Presentation Authors: John P Sfakianos, Harry Anastos, Jorge Daza*, Geoffrey Bryant, Rohan Bareja, Olivier Elemento, Bishoy Faltas, Ketan Badani, Matthew D Galsky, David J Mulholland, New York, NY
Introduction: Tumor heterogeneity occurs in most cancer types including those of urothelial in origin. Despite this, studies have increasingly applied gene expression signatures to classify bladder cancers into distinct mRNA subtypes. Such tumor stratification assumes that each tumor has a predominant signature that is sufficient to predict progression kinetics, patient survival and response to therapy. We hypothesize that such distinct classification does not consider the marked intra-tumor heterogeneity that can occur in primary and metastatic disease and the impact that disease progression may have on the equilibrium of lineage composition.
Methods: We developed a mouse model of muscle invasive bladder cancer capable of orthotopic transplant. This was achieved using OHBBN induced carcinogenesis in mice with global GFP and luciferase expression Tg(CAG-luc-eGFP) (Fig. 1). Implants of sorted GFP+ cancer cells to the muscle wall of naive FVB/NJ mice allows for the distinction of tumor cells from host cells (stromal, immune). Using defined surface antigens (CD49f, Epcam, CD44, CD24) to isolate defined lineage populations, we conducted in vivo implants to determine the potential for lineage plasticity and redistribution during bladder cancer progression. Single cell and bulk RNA sequencing analysis was used to assess the coinciding expression of multiple clinical subtypes in a single primary OHBBN bladder tumor.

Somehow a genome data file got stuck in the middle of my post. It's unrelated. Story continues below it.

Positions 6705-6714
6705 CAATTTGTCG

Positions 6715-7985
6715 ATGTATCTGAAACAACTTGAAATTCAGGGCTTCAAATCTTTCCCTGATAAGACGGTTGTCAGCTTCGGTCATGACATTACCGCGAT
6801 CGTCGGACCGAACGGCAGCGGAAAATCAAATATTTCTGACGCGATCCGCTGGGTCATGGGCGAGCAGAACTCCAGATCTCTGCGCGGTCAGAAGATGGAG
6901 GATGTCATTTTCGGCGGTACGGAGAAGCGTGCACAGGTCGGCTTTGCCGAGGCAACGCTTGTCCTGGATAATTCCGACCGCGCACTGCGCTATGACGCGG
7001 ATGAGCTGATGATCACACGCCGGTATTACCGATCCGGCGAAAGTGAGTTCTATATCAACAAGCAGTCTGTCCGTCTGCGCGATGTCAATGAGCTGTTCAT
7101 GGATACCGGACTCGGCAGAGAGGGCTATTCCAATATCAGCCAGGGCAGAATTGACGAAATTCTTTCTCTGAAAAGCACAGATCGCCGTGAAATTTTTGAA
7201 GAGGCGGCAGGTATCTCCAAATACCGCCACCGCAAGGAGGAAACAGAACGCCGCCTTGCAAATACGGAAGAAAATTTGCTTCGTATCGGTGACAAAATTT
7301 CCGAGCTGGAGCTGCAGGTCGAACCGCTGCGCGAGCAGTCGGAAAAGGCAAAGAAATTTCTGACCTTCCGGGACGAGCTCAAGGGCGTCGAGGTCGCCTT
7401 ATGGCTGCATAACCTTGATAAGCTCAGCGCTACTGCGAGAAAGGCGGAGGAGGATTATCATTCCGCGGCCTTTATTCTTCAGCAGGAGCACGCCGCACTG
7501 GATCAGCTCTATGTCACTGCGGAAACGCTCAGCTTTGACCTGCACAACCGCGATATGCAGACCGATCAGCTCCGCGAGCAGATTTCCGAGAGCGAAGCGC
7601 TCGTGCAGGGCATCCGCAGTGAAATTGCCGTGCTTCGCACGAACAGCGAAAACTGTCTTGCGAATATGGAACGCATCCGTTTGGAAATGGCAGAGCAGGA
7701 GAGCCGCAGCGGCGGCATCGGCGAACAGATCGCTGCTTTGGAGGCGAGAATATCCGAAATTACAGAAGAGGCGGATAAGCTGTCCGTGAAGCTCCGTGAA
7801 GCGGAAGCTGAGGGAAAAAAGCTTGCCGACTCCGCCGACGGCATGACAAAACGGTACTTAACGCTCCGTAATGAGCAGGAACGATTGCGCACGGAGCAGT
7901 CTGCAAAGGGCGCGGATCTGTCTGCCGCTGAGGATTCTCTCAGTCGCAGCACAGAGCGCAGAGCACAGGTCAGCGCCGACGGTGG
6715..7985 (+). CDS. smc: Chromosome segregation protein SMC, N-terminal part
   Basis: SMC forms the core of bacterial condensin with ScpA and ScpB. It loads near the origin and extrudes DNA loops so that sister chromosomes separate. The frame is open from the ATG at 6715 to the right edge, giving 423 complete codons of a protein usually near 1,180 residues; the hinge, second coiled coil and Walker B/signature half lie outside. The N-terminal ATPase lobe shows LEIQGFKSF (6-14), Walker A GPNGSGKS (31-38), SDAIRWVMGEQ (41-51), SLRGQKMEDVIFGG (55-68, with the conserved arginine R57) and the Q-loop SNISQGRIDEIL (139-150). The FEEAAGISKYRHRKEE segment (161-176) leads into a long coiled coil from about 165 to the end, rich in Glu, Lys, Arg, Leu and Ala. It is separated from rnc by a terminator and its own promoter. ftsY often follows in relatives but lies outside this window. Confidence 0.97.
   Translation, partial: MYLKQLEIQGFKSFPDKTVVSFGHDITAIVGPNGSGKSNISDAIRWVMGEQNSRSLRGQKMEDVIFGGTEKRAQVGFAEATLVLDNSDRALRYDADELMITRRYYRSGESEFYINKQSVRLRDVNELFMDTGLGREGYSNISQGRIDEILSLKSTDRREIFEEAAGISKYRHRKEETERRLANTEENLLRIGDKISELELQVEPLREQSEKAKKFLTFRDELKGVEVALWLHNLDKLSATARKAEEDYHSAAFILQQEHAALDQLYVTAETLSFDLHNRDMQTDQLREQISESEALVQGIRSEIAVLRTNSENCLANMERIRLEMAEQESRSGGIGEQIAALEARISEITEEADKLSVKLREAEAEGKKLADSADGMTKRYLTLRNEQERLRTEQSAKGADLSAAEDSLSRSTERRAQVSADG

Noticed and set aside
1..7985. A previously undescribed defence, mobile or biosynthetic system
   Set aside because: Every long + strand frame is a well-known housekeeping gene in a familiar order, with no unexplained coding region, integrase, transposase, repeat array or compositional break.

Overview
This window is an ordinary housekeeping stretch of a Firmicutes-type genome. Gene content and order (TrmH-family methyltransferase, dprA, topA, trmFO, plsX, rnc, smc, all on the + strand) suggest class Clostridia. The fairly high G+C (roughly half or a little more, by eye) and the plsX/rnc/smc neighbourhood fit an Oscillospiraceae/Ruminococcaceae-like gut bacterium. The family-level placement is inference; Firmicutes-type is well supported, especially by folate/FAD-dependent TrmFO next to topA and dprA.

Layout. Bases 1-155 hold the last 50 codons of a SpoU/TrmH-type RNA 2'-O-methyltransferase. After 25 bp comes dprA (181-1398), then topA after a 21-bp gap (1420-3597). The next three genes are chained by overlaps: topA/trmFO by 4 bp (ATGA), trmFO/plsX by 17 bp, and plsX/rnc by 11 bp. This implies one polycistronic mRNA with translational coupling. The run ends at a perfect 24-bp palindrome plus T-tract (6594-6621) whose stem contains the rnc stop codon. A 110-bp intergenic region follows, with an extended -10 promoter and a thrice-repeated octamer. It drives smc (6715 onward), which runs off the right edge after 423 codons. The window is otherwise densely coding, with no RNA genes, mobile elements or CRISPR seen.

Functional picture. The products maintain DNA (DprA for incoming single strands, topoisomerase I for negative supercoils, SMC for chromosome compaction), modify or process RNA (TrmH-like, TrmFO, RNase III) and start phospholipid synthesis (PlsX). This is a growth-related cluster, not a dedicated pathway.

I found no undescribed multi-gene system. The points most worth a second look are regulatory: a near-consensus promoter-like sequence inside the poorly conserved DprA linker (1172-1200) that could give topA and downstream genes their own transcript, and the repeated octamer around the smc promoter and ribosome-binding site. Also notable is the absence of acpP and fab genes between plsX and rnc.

Results: We demonstrated that: (1) OHBBN Tg(CAG-luc-eGFP) mouse bladder tumors contain lineage-defining mRNA expression subtypes identifiable in human bladder cancers including basal, luminal, p53-like, EMT & claudin and neuroendocrine. (2) Identified surface antigens that discriminate clinical mRNA subtypes in mouse tumors. (3) Identified clinically defined lineages within a single mouse bladder tumor capable of tumor initiation, lineage plasticity and redistribution to other lineage subtypes during progression and therapy.
Conclusions: While clinical reports have argued that the use of a single mRNA subtype can be assigned to human bladder muscle invasive bladder cancers, our modeling argues that multiple subtypes exist and that these populations or clusters of cancer cells are dynamic both during progression and therapy. These data also have implications towards acquired resistance in clinical disease.